A national organization will work with Springfield leaders over the next few months to mobilize the recovery community.
Staff members from Faces and Voices of Recovery, the nation’s leading grassroots recovery advocacy group, spoke to the Families of Addicts organization in Springfield this week about ways it can unite the community.
Dayton and Springfield were one of four sites chosen nationally — including Orange County, Calif.; Spring Lake Park, Minn.; and Brigantine, N.J. — by the Substance Abuse and Mental Health Services Administration and Faces and Voices of Recovery to participate in their Building Strength and Membership program, said Jesse Heffernan, the organization’s national outreach and empowerment coordinator.
The organization met with stakeholders and recovery advocates this week to work on building the recovery community in Springfield over the next six months to a year, he said.
“We’re here to listen, to find out the gaps and find areas where we can provide some training,” Heffernan said. “We’re in this for the long haul. We really want to see this thing through.”
Faces and Voices also chose four Recovery Community Organizations from Minneapolis, Minn.; Manchester, N.H.; Philadelphia; and Greenville, S.C., to assist the four other communities. Recovery Community Organizations are nonprofits led by people in recovery that offer advocacy activities, community education, outreach programs and peer-based recovery support services, according to their website.
“Mentorship helps,” Heffernan said. “It’s not necessarily telling you what to do, but it’s essentially, ‘We’re a little further up the road, we can give you some suggestions, ideas and potholes not to fall in as you build your community up.’”
Springfield FOA members spoke out about a lack of education about addiction in the community. They also spoke about the stigma of doing things outside of traditional groups.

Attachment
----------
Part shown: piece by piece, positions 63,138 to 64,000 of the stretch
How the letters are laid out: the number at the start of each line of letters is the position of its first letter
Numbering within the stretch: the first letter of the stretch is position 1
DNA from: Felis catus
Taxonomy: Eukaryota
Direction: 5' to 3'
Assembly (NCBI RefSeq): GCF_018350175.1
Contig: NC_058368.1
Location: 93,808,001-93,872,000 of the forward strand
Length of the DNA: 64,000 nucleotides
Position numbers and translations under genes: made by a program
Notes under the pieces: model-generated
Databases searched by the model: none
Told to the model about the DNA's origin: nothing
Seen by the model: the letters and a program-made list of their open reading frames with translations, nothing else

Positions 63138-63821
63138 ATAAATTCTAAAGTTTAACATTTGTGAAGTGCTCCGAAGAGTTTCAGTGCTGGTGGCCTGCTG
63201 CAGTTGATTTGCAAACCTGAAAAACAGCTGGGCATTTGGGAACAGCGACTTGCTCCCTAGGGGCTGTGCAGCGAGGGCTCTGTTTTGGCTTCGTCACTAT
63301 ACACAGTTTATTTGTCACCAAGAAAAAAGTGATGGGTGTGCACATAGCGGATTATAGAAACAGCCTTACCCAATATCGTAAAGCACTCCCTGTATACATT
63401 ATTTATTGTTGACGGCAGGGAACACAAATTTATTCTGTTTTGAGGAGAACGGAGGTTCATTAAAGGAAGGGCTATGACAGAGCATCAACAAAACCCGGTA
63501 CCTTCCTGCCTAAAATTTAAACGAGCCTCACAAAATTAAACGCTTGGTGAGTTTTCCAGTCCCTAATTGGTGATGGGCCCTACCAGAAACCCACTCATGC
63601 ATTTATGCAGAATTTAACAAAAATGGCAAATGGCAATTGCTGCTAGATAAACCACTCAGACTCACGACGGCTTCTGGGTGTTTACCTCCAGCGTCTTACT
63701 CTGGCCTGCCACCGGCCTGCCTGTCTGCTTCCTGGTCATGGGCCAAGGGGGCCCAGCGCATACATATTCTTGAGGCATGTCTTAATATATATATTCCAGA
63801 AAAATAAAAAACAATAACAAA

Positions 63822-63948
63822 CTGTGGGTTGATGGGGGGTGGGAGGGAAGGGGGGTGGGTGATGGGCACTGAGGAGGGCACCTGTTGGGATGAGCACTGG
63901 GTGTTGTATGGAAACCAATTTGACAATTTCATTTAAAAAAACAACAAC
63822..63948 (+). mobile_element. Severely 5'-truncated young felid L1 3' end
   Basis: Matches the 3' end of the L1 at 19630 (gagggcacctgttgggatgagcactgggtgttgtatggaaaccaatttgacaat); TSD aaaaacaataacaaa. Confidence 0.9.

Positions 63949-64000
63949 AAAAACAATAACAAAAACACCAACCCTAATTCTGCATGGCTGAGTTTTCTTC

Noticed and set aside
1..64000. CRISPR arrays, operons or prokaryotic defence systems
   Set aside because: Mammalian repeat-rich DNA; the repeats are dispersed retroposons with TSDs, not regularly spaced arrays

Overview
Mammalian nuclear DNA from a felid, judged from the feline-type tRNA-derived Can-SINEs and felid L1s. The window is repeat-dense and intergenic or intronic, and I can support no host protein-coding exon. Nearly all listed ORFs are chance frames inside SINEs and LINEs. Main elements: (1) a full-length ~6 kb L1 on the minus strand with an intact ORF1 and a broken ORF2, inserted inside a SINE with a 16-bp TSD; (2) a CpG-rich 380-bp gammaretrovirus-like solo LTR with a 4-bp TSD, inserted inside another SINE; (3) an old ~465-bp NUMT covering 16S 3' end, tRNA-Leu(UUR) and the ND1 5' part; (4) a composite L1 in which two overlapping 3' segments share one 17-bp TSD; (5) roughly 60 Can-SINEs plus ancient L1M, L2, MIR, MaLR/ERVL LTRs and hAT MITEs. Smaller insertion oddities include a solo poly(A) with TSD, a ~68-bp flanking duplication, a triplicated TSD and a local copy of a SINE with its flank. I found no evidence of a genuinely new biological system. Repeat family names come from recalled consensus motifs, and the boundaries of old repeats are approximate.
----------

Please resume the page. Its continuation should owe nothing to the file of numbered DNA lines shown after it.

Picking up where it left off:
The community needs more organizations like Families of Addicts that can help people in recovery after they finish treatment, said Springfield resident Tim Derr, who recently cycled across the country to raise awareness about substance abuse.
“People are more aware of what’s going on so it’s a perfect opportunity for change,” he said. “People are fed up. … Since I’ve been back, people are really open to wanting to make a difference.”
Treatment is an event, Heffernan said, while recovery is a lifelong process that’s different for everyone.
“The idea that treatment is recovery is part of what we’re here to change,” he said. “Treatment can be a pathway to recovery, an introduction to that system.”
Communities don’t have to re-invent the wheel when it comes to helping people here in long-term recovery, said Fred Martin, a former project manager with the PRO-ACT Recovery Training Center in Philadelphia. The organization has six centers that helps put a face on the recovery community, he said. They’ve borrowed models from other communities and implemented them in Philadelphia, he said.
“You’re doing fantastic things here and people are doing fantastic things across the country,” Martin said. “What we all have to is take a look at what they’re doing and tweak it to our liking.”
SPRINGFIELD’S OPIOID WAR
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